As North Korea’s young leader Kim Jong-un threatened to nuke South Korea and the United States three months ago, a small group of American professors remained at their lecterns at Pyongyang University of Science and Technology (PUST).
The little-known university in the North Korean capital city was opened four years ago and its first classes started in 2010. About 400 undergraduates and 110 graduate students — all products of North Korean schools — study in English at PUST.
The school taught on even as the U.S. sent nuclear-capable bombers and missile-firing warships to the region in response to Kim’s warlike declarations.
The chancellor of the university, Chan-Mo Park — whose home is in Bethesda, Md., when he is not in Pyongyang — recalled with some humor that as the airwaves crackled with tension small children played in the parks of the North Korean capital.
And the students showed up for classes.
Chancellor Park said in an interview in Washington as he prepared to return to North Korea in August that the new university was funded by Christian missionary groups and approved by the North Korean government as a “model for globalization.” Initially the main funding came from So Mang Church, which is attended over the border in Seoul by the former South Korean president, Lee Myung-bak.
The school teaches electrical and computer engineering; international finance and management; and agriculture and life science.
There are no South Korean citizens among the 60 professors teaching at the university. Thirty-nine of the teachers are U.S. citizens and the rest come from countries around the world. Twenty-six of them are — like Park — ethnic Koreans who settled abroad.
The rest of the teachers are from Canada, Britain, Australia, New Zealand, Finland and others.
In a sign of success, last year three PUST students went to study at the University of Westminster in London. They did well and will return home in September. Now Westminster picked five more students for the coming academic year; and others will go to Cambridge University under a Chevron scholarship; and four are going to study at Uppsala, Sweden.
Chancellor Park says that for himself and the other teachers in Pyongyang they feel more free. This is contrary to the view in the West that President Kim has ushered in a new hard line with his threats against the West, missile firings, nuclear weapons tests and cutting off commercial partnership with South Korea at the Kaeysong industrial park on the North-South border.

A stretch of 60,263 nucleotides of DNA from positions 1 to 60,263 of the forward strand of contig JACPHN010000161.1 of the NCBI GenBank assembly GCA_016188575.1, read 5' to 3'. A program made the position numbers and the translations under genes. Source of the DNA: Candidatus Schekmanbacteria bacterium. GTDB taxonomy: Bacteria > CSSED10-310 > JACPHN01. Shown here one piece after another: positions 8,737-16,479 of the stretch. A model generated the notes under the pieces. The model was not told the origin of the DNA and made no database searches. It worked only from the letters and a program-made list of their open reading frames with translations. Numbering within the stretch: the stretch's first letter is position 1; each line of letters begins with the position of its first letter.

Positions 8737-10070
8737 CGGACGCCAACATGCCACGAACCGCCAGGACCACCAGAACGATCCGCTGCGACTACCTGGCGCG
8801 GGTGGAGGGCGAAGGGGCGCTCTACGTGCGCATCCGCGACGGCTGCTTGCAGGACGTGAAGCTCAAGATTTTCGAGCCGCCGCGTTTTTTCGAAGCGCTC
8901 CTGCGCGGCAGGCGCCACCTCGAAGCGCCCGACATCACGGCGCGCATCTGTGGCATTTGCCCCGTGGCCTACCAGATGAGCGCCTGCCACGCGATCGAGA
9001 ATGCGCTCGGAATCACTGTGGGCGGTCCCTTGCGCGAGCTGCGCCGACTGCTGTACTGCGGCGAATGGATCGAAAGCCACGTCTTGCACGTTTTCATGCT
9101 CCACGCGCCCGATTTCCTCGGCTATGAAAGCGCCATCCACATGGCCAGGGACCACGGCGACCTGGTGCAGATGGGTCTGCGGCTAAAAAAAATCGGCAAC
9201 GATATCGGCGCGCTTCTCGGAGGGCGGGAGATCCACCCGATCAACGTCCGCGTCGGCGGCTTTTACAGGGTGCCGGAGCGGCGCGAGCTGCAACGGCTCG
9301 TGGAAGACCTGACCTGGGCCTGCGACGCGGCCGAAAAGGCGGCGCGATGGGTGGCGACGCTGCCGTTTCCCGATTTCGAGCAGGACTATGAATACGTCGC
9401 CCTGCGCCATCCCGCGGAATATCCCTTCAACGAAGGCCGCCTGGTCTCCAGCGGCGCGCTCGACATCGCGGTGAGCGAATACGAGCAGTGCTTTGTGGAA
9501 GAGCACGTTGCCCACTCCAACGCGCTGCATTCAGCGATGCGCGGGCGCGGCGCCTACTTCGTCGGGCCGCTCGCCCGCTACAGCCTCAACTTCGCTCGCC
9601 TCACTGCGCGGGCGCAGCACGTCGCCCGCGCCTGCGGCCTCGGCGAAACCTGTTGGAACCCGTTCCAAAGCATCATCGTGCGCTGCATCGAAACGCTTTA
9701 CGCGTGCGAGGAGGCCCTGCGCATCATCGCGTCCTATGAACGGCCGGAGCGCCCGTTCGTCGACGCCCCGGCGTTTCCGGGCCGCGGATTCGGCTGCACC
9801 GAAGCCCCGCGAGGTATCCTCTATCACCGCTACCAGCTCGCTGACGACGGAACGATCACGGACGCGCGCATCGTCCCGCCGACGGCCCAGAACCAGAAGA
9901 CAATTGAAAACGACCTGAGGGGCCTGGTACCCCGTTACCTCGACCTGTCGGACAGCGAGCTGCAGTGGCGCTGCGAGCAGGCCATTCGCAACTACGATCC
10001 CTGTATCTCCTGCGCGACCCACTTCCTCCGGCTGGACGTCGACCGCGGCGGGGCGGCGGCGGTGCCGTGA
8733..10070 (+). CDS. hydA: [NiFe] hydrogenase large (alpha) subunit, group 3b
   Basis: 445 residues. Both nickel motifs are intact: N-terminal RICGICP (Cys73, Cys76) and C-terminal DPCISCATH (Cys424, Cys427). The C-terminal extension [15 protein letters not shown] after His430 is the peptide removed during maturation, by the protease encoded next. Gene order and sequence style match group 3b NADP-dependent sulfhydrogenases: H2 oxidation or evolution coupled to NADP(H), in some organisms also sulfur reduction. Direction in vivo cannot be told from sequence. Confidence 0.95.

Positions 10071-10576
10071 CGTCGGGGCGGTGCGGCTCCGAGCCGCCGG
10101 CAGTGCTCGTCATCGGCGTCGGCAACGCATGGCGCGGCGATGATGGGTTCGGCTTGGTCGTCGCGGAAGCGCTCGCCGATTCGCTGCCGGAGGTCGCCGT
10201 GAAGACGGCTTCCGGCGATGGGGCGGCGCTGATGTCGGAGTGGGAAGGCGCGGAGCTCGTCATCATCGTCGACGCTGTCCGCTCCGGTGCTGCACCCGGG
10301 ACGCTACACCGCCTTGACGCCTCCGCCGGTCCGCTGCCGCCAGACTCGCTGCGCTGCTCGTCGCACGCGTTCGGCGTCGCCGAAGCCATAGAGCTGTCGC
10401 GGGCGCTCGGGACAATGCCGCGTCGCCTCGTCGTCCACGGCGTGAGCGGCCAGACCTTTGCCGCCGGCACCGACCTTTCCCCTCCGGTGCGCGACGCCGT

“There has been a big change after Kim Jong-un came into office,” says Park. “In the old days it was not possible to contact the locals. Now the locals approach us to take photos.”
Before Kim Jong-un he had to leave his cell phone at the airport when he landed and was forbidden from taking photos in the subway. He could not exchange North Korean currency by himself and could not shop at certain local stores.
“Now we can change our sim card at the airport and use our cell phones,” he said with a smile. “We even take videos in the subway. We can exchange local currency and can shop in local stores. The economy seems improved — people dress more vividly.”
He can now receive CNN and Chinese news channels.
But Park acknowledges the people he meets do not talk about any problems and will not talk about anything political.
And for the teachers to leave Pyongyang — which is an island of elites and shows very little evident poverty — the university teachers have to go with a minder.
He has, however, seen evidence of hunger. He saw a group from the countryside visiting the capital — they appeared lean, emaciated and had black skin from malnutrition, he said.
He also saw people some years ago harvesting acorns, which can be used to feed pigs or are eaten by humans.
Park, who is a U.S. citizen, said that the U.S. government would not mind him to take his job in Pyongyang: “When I have time, I brief the State Department. And the North Koreans like that I do that. They think I say good things about North Korea.”
During the March and April period of global tension, Park’s students switched from square dancing to martial arts — but “they were not so serious” and soon returned to dancing.
TV announcers called on South Korea to rise up against its government and be ready for immediate war, but outside, children were roller skating and happy to see foreigners.
The North said diplomats should be ready to leave because their safety could not be guaranteed. But Park called the Swedish embassy, which represents the U.S. government in Pyongyang, and was told there was no immediate threat.
The university is one of three places in the capital that holds Christian religious services on Sunday, but “the students don’t go,” Park said.
He says the government approves of the American and other Western professors teaching at Pyongyang University of Science and Technology so that the students can learn to work with foreigners and eventually “globalize” the country so it can compete in world markets. PUST students read the Wall Street Journal and New York Times. “Our students are the only ones in North Korea allowed to have direct access to the Internet — others have to go through a local intranet. So far we have no problems.”
He noted that the former co-president of PUST was recently appointed to be head of higher education in North Korea, “a sign they are pleased with the experiment.”
• Ben Barber was a senior writer at the U.S. foreign aid agency from 2003 to 2010. Readers may send him email at firstname.lastname@example.org.